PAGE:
The ability to trade securities at nanosecond speeds has become a reality.
Cloud computing, hosting services, network connectivity and data analytics technologies have matured, and low latency trading is picking up in Asia's financial markets.
The Bank of England estimates that low latency trading accounted for 5-10% of equity volume in 2010 with rapid growth potential. That potential is driving more hosting services players to the market and transforming IT spending patterns among financial institutions in Hong Kong.
How fast is "fast"?
Low latency trading refers to the network connections and computing technologies used by financial institutions to connect to stock exchanges to execute financial transactions, according to Wikipedia.
Latency in trading could be found in the time it takes for: 1) securities trading information to reach the trader, 2) the trader's algorithms to analyze the information, and 3) the generated action to reach the exchange and be implemented. Delay in any of these processes can affect the financial institution's investment strategy and directly affect its revenue.
Low latency trading has moved from executing a transaction within several seconds to milliseconds, to microseconds, and now nanoseconds. Nowadays, a millisecond improvement in network speeds offers competitive advantage for financial institutions.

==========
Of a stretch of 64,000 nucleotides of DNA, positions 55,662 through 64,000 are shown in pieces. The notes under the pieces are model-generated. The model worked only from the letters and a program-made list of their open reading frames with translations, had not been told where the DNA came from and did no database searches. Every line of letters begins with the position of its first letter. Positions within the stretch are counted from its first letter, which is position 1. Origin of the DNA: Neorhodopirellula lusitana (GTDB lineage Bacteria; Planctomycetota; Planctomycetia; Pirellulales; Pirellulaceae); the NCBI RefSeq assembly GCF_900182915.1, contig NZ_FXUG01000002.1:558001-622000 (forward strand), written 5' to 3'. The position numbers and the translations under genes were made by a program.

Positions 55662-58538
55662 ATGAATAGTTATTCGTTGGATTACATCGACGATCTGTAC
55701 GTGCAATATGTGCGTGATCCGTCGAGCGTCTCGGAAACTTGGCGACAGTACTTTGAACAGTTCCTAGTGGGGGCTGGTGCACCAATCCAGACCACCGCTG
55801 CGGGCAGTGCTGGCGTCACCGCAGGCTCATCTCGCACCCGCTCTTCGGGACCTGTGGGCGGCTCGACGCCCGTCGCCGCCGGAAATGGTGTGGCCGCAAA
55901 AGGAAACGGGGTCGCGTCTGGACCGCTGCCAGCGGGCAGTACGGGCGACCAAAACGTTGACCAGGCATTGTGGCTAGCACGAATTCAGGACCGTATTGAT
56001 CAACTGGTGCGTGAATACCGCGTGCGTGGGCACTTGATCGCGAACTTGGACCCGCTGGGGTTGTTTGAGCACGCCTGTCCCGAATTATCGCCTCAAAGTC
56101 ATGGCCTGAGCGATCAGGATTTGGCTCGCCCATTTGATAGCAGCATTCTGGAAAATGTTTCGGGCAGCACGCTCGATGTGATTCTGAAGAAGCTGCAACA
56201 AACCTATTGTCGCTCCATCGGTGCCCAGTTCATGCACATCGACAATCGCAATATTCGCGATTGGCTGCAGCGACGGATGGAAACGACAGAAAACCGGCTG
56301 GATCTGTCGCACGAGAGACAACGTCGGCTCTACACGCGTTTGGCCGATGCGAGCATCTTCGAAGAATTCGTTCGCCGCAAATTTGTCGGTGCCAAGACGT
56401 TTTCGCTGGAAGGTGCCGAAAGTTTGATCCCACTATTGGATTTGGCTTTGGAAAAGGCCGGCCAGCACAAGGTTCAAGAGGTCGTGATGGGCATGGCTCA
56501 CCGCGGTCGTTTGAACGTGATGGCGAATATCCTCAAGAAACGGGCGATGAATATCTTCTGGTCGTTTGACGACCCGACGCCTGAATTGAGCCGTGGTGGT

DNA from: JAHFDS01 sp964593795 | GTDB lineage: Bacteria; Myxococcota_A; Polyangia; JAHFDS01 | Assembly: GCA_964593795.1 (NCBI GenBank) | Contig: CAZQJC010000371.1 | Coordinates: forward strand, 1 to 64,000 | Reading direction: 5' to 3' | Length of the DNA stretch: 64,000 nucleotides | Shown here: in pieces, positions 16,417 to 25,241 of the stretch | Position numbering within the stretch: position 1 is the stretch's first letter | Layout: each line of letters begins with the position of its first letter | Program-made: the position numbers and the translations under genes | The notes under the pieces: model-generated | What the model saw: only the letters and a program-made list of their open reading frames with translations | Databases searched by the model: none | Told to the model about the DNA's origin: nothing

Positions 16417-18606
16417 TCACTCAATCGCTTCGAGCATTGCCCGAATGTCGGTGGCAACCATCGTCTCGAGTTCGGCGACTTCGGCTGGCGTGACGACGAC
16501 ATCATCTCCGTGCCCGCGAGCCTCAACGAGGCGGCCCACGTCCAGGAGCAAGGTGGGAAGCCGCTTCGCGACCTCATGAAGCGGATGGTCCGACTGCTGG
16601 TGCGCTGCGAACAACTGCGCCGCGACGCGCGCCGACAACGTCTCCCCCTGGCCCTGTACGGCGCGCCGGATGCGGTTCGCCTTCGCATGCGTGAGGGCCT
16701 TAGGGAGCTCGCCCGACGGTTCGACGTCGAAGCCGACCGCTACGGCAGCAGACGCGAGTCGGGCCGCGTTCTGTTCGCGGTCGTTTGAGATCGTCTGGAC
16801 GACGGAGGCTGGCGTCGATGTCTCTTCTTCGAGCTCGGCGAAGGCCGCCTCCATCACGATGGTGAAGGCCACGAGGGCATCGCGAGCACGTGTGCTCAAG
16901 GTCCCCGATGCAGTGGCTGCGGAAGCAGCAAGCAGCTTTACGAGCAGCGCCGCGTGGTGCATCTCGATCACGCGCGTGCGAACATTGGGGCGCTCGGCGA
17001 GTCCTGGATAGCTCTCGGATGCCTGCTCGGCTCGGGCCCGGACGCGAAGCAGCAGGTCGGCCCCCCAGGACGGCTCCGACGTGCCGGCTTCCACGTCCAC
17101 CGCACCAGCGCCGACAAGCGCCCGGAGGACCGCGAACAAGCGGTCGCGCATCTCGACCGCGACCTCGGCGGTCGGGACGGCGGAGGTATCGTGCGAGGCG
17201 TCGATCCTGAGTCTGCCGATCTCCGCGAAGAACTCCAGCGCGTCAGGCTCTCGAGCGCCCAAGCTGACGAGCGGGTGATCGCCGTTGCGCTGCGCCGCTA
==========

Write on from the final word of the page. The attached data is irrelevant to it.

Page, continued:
"The game has become near real-time," said Cyrus Daruwala, managing director at IDC Financial Insights Asia Pacific.
The demand for a low latency trading environment has changed the way trading firms and stock exchanges interact.
The major challenge for most stock exchanges, including the Hong Kong Stock Exchange (HKEx), is to provide an environment capable of processing billions of bidding requests without faltering when trading volumes spike.
"When trading volume goes up, real-time analytics and back office applications to process bidding requests create a demand-spike for compute power," said the IDC analyst. "The application can process billions of transactions, but can the infrastructure and network handle that?"
If a stock exchange relies solely on its own IT infrastructure--a rigid datacenter facility and infrastructure designed for a finite number of transactions--the entire system can stall when trading requests hit its limit.